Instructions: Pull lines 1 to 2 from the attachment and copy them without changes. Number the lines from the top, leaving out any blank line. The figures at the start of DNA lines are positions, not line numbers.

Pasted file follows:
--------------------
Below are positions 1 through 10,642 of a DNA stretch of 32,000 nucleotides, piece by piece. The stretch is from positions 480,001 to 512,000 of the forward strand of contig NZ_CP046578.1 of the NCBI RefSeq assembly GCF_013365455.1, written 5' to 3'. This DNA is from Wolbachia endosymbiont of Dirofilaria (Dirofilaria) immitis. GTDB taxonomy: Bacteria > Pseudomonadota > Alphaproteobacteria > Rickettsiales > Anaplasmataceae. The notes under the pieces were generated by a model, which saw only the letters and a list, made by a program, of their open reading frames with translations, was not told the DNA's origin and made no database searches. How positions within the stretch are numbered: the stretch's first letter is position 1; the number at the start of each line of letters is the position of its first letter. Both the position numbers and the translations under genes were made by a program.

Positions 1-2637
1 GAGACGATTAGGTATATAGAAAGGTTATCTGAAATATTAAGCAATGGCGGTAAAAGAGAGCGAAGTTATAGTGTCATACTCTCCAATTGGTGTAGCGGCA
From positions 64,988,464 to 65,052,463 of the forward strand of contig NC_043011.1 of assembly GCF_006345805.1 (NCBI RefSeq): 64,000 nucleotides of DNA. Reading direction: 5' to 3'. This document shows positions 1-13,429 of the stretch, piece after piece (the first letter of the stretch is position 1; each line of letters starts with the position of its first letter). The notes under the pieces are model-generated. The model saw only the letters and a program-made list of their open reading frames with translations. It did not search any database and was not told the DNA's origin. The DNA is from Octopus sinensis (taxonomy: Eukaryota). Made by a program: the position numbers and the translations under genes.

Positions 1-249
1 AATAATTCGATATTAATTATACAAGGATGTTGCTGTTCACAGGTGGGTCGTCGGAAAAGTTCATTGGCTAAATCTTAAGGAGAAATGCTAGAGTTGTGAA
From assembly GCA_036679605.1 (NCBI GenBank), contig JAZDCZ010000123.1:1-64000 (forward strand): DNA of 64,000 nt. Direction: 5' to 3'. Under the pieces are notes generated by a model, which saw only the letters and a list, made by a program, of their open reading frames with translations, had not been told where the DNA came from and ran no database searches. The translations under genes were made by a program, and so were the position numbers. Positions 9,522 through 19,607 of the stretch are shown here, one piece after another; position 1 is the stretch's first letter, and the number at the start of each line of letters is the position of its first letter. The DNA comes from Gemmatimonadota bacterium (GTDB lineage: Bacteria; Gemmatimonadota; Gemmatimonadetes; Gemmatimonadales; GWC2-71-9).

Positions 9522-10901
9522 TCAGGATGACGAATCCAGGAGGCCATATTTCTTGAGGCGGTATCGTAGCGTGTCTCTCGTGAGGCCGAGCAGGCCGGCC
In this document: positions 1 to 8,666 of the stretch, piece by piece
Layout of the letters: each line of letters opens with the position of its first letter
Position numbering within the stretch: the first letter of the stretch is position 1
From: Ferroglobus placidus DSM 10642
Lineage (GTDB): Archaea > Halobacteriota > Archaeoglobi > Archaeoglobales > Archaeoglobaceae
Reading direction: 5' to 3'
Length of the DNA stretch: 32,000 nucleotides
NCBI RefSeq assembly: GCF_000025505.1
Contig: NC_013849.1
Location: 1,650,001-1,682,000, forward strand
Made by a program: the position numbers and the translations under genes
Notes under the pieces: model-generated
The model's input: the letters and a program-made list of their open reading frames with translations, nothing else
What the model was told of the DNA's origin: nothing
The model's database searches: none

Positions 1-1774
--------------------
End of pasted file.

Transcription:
Below are positions 1 through 10,642 of a DNA stretch of 32,000 nucleotides, piece by piece. The stretch is from positions 480,001 to 512,000 of the forward strand of contig NZ_CP046578.1 of the NCBI RefSeq assembly GCF_013365455.1, written 5' to 3'. This DNA is from Wolbachia endosymbiont of Dirofilaria (Dirofilaria) immitis. GTDB taxonomy: Bacteria > Pseudomonadota > Alphaproteobacteria > Rickettsiales > Anaplasmataceae. The notes under the pieces were generated by a model, which saw only the letters and a list, made by a program, of their open reading frames with translations, was not told the DNA's origin and made no database searches. How positions within the stretch are numbered: the stretch's first letter is position 1; the number at the start of each line of letters is the position of its first letter. Both the position numbers and the translations under genes were made by a program.

Positions 1-2637